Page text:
The Raven Boys, by Maggie Stiefvater, was published in 2012 by Scholastic.
Every year, Blue Sargent stands next to her clairvoyant mother as the soon-to-be dead walk past. Blue never sees them—until this year, when a boy emerges from the dark and speaks to her. His name is Gansey, and he’s a rich student at Aglionby, the local private school. Blue has a policy of staying away from Aglionby boys. Known as Raven Boys, they can only mean trouble. But Blue is drawn to Gansey, in a way she can’t entirely explain. He is on a quest that has encompassed three other Raven Boys: Adam, the scholarship student who resents the privilege around him; Ronan, the fierce soul whose emotions range from anger to despair; and Noah, the taciturn watcher who notices many things but says very little. For as long as she can remember, Blue has been warned that she will cause her true love to die. She doesn’t believe in true love and never thought this would be a problem. But as her life becomes caught up in the strange and sinister world of the Raven Boys, she’s not so sure anymore.
I was a bit hesitant before beginning The Raven Boys, mainly because the blurb sounds exactly like what I hate reading in YA novels. But I have read much praise about Stiefvater and the Raven Cycle, so I decided to go ahead and read the book anyway. And I’m glad I did, because I really enjoyed the book.
At the beginning, I thought The Raven Boys was a tad overwritten in places and the plot started out in the direction I feared from the summary. But then something happened: even though Gansey is supposed to be Blue’s “true love,” she starts by going out with Adam, instead. In fact, at the end of the book, she still can only barely tolerate Gansey. The fact that this YA novel has a much slower approach to the romance than most YA novels with true love in it immediately elevated it in my standards.
Urban fantasy is still not my favorite sub-genre of fantasy, mainly because I always find it a bit too strange for my tastes, but Stiefvater does urban fantasy well and I enjoyed diving into urban fantasy with her. I found the plot strange and confusing, but Stiefvater worldbuilds very well and so despite its strangeness, the world didn’t seem implausible to me. I preferred the characters and their interactions over the plot, in any case, so perhaps that’s why.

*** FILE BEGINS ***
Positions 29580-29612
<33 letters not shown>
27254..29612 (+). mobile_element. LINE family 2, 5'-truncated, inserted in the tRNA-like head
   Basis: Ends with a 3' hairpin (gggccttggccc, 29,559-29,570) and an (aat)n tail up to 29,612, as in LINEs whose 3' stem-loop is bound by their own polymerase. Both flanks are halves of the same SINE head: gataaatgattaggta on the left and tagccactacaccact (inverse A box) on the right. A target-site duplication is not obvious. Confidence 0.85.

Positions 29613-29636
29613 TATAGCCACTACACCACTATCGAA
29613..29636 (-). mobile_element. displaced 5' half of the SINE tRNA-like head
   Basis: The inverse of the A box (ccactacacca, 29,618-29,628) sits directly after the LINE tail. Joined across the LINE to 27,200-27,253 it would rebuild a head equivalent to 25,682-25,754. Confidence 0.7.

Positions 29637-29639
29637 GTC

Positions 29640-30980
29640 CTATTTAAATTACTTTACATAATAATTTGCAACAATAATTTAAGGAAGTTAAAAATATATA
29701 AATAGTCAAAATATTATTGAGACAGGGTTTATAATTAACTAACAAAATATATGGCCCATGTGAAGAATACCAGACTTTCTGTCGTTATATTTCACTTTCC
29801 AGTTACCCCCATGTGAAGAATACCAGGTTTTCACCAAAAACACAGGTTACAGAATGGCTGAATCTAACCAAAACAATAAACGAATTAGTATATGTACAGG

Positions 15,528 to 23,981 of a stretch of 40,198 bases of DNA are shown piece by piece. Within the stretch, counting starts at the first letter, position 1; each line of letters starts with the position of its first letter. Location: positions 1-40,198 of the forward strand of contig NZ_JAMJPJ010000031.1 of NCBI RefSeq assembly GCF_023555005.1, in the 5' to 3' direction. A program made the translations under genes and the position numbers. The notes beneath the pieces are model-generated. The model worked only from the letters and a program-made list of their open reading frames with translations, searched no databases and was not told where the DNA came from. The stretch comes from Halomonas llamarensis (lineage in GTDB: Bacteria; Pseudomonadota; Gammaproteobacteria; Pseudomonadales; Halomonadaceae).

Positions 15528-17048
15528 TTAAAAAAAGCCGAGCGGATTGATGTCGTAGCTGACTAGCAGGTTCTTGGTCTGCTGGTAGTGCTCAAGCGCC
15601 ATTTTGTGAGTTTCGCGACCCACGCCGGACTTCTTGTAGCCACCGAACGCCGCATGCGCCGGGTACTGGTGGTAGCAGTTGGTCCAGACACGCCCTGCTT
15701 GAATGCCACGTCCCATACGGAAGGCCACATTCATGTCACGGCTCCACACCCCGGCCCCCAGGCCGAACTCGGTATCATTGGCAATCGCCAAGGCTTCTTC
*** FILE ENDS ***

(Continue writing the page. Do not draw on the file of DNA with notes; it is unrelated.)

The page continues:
Also, the book ends on a cliffhanger, which is a bit irritating, but it was a really good cliffhanger, in a cheeky sort of way. It has an “I couldn’t resist” feel to it, and instead of being annoyed, I found myself laughing instead. I also went out and got the second book right away.
Oh, and I especially loved a passage in the middle where Blue discusses how she feels when she looks at the stars: “She recognized the strange happiness that came from loving something without knowing why you did, that strange happiness that was sometimes so big that it felt like sadness. It was the way she felt when she looked at the stars.”
Recommended Age Range: 16+
Warnings: Swearing, psychics, violence.
Genre: Urban Fantasy, Young Adult
“You said you were working for a living. I thought it’d be rude to not take that into account. I’m sorry you’re insulted. I see where you’re coming from, but I feel it’s a little unfair that you’re not doing the same for me.”
“I feel you’re being condescending,” Blue said.
In the background, she caught a glimpse of Soldier Boy making a plane of his hand. It was crashing and weaving toward the table surface while Smudgy Boy gulped laughter down. The elegant boy held his palm over his face in exaggerated horror, fingers spread just enough that she could see his wince.
“Dear God,” remarked Cell Phone Boy. “I don’t know what else to say.”
“‘Sorry,’” she recommended.
“I said that already.”
Blue considered. “Then, ‘bye.’”